Note: This content is part of a paid partnership between Citizens Bank and Her Money Media.
More than nine in 10 graduate school students agree that the additional education is an investment in their future — that it’ll provide them with opportunities in their chosen field, as well as with increased earnings, according to a 2017 report from Sallie Mae.
But those opportunities come at a cost. For the academic year 2016-17, the typical grad student spent an average of $24,812 on school, according to the report — and full-time students typically spent 50 percent more than part-time students.
If you’re mulling over grad school but have questions on how to pay for it, look no further — we spoke with Christine Roberts, head of student lending at Citizens Bank, for the full rundown.
How do I calculate what the “payoff” of my grad degree will be?
The first step, says Roberts, is looking at the program’s full cost — and that includes the amount you’ll need to borrow versus the amount you already have. The next step: Do some research online to be able to compare your current income (without the degree) to your expected future income (with the degree). You can even chart out that future income in a spreadsheet, increasing it 3 to 10 percent per year depending on the average for that industry.
Pay attention to how that expected future income grows year by year — and take note of how long it may take to offset what you paid for grad school (minus financial aid, scholarships and grants). Then do the math for yourself. If it takes, say, 20 years to pay it back, says Roberts, you’ll need to calculate whether you’ll have enough years in the workforce after that 20 years for the degree to continue to increase your income. Ideally, maybe it’d take two to three years instead, and the degree could help you grow your income for the rest of your career.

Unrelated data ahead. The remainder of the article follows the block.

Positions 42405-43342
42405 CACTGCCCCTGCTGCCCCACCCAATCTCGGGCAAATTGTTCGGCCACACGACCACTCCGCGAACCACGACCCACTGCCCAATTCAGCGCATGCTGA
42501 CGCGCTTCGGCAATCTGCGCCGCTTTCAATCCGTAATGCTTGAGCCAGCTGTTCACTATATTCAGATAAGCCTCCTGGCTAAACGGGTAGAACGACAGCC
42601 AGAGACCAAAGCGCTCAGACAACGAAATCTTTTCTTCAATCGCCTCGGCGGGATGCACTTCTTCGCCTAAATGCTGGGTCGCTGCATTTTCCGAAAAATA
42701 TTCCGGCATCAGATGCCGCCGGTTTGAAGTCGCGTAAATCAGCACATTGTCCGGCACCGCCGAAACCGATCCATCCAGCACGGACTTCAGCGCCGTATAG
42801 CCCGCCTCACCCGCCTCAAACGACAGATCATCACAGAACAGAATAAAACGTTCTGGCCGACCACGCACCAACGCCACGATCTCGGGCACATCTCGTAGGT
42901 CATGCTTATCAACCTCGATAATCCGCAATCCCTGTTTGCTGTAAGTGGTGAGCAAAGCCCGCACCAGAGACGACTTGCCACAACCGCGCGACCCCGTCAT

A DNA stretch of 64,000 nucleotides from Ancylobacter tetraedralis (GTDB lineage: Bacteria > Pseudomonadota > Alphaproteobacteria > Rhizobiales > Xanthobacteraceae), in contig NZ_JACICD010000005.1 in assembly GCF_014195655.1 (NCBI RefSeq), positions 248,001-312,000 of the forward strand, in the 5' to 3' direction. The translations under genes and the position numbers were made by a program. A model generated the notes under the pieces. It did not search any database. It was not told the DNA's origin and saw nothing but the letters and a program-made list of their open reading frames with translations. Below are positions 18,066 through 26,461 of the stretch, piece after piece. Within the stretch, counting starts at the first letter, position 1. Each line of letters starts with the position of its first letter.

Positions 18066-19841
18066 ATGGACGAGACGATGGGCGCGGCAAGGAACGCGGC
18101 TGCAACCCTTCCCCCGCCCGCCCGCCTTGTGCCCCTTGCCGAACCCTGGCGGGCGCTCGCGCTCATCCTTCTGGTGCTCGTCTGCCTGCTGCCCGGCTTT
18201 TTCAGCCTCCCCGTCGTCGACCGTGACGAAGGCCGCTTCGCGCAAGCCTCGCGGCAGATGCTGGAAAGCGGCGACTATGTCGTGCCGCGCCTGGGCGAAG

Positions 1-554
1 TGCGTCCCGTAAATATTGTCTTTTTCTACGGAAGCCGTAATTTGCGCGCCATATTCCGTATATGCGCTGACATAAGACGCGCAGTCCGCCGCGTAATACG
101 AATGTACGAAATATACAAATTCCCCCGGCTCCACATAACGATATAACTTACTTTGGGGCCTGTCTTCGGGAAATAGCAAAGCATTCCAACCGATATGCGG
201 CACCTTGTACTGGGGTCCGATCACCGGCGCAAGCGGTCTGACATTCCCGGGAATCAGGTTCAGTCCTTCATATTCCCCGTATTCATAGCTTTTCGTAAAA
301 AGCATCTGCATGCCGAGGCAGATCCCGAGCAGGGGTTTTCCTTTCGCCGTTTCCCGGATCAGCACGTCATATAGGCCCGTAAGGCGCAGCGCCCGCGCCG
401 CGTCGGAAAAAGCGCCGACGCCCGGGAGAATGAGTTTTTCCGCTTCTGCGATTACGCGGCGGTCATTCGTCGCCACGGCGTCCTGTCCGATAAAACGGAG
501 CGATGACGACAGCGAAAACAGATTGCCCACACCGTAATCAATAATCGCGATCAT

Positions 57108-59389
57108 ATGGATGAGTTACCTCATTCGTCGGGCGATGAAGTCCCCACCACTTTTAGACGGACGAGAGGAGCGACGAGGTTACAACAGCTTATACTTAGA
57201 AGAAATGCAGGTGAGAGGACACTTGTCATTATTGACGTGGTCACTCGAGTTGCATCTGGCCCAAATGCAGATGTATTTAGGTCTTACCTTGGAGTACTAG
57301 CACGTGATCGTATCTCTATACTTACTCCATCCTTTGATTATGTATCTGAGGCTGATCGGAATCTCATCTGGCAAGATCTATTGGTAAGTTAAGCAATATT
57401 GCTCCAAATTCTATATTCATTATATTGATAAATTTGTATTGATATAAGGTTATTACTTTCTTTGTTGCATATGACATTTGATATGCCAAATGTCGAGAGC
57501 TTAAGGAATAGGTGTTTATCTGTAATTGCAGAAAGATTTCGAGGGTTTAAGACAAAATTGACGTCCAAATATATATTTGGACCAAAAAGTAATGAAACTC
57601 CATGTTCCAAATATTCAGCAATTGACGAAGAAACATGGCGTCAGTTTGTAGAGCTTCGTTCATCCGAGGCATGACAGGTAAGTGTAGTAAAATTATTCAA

Although no one can take an educational experience away from you, says Roberts, looking at it from a financial perspective, it’s likely best to choose something that allows you to grow your income exponentially while paying it off in a shorter amount of time.
How do I pay for my graduate degree, and do student loans work much differently for grad school than they do for undergrad?
Look into the pros and cons of full-time versus part-time enrollment, says Roberts; for the latter, you’re looking at reduced costs spread out over a longer period of time, and it can also mean less in out-of-pocket costs, since you can keep earning a part-time income. Attending full-time means a higher upfront cost of tuition plus potentially foregoing income for the amount of time you’re enrolled. Keep in mind, though, that certain schools don’t offer part-time enrollment.
Roberts suggests doing an honest audit of your savings and deciding how much you’re willing to contribute toward a degree, as well as applying for merit-based aid, scholarships and more — the process is “really not too dissimilar” to undergrad, she says. Then there’s federal and private loans, including the grad PLUS loan, a “one-size-fits all” federal loan that allows grad students to take out funds up to the cost of attendance of their chosen school.
How long will I have to pay off my grad school loans?
It “truly depends,” says Roberts, who notes that the average amount of time it takes to pay off student loans is about seven years and grad school loans aren’t too dissimilar. Higher-cost grad schools for specific professions, like studying to become a doctor or lawyer, can take longer to pay off, but those careers also tend to mean higher incomes post-graduation.
“The reality is it takes you as long as you want to pay it off,” says Roberts, and it all depends on your individual financial situation and the trade-offs you choose to make.
Can grad school loans be refinanced?
Yes, they can, with no penalty, says Roberts — if the market changes, you can refinance your loans again to get the lowest possible interest rate. It’s essentially the same as refinancing undergrad student loans, but it’s important to always remember to consider what you’re giving up if you’re “refinancing away from federal benefits,” says Roberts.
One of those potential benefits is Public Service Loan Forgiveness (PSLF); if you’re in the public service sector (for instance, the Peace Corps, a not-for-profit organization or a teacher or doctor in an inner-city school), you should look into PSLF before deciding to refinance. You’d also be foregoing federal income-driven repayment (IDR) plans, so if you think there’s a chance you may struggle to make payments on your loans in the future, you may want to avoid refinancing.
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